As you may recall, the speed of a wave depends on the medium through which it is traveling. The speed of a wave on a string therefore depends on the characteristics of the string. These characteristics are the tension in the string, and the mass per unit length (linear density) of the string.
Using T to represent the tension and μ to represent the linear density of the string, the velocity of a wave on a string is given by the equation:
In order for a standing wave to form on a string that is fixed at both ends, you need just the right combination of string length, vibrational frequency, string tension, and string linear density. This is because the wavelength depends on the wave velocity and frequency, and the velocity depends on the string's tension and linear density.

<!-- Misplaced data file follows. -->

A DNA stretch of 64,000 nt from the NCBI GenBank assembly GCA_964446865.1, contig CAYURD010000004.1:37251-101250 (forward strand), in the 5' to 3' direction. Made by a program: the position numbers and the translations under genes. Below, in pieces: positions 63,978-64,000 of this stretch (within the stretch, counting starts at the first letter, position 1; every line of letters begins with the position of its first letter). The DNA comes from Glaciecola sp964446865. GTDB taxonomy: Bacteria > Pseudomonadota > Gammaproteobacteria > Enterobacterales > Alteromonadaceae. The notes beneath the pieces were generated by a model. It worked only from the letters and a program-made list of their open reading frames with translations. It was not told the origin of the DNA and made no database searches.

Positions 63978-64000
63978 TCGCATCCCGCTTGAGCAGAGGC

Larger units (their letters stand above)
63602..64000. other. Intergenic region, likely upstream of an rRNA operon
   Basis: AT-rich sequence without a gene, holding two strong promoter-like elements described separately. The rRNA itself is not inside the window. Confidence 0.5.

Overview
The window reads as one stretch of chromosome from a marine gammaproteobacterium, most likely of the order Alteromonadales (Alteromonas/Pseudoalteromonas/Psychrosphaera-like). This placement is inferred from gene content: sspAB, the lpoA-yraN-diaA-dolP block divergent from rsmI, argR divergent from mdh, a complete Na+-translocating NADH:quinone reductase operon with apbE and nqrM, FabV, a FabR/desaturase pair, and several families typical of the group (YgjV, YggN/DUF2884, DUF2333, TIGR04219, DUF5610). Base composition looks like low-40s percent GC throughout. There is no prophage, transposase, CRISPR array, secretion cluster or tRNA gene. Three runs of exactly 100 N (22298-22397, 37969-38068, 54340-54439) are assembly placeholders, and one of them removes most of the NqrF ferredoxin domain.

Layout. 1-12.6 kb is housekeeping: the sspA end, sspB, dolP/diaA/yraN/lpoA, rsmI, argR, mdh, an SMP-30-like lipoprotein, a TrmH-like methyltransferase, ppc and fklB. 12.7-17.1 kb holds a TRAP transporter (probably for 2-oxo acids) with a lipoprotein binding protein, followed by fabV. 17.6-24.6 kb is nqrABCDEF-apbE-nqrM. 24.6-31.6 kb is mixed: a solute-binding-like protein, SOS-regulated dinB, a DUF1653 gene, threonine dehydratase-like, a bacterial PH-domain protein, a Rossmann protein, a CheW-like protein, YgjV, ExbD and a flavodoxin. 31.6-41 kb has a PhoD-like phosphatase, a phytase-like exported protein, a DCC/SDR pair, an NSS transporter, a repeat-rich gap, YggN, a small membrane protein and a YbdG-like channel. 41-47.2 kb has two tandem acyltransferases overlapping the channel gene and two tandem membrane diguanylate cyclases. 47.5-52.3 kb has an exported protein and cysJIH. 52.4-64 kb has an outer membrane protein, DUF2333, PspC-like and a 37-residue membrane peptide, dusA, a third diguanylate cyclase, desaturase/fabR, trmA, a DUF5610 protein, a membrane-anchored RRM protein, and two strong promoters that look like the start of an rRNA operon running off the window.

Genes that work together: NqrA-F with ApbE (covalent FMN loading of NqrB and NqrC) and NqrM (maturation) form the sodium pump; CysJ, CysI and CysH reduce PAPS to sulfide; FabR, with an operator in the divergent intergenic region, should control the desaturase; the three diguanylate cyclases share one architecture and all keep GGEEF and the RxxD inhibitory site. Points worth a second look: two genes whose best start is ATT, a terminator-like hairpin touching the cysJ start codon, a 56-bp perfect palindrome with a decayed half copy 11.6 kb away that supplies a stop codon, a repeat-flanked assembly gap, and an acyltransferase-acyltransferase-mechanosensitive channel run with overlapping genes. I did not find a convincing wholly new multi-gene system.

Use the simulation below to see how changing the tension, linear density, and vibrational frequency affects the wave speed. The standing wave will only form if the wavelength of the string is equal to some integer number of half-wavelengths.
To set up one possible fundamental mode vibration, set the Linear Density to its lowest value (0.1 x 10-3 m) and the Tension to its highest value (100 N). Use the velocity equation to verify that the wave would have a speed of 1000 m/s.
Keeping in mind that the fundamental mode occurs when the length of the string (L) is equal to one half a wavelength (λ), you can verify that the wavelength of the fundamental is 8 meters.
Using the velocity equation you can see that velocity divided by the wavelength yeilds the required frequency. With a velocity of 1000 m/s and a wavelength of 8 m, you will need a frequency of 125 Hz to produce the fundamental.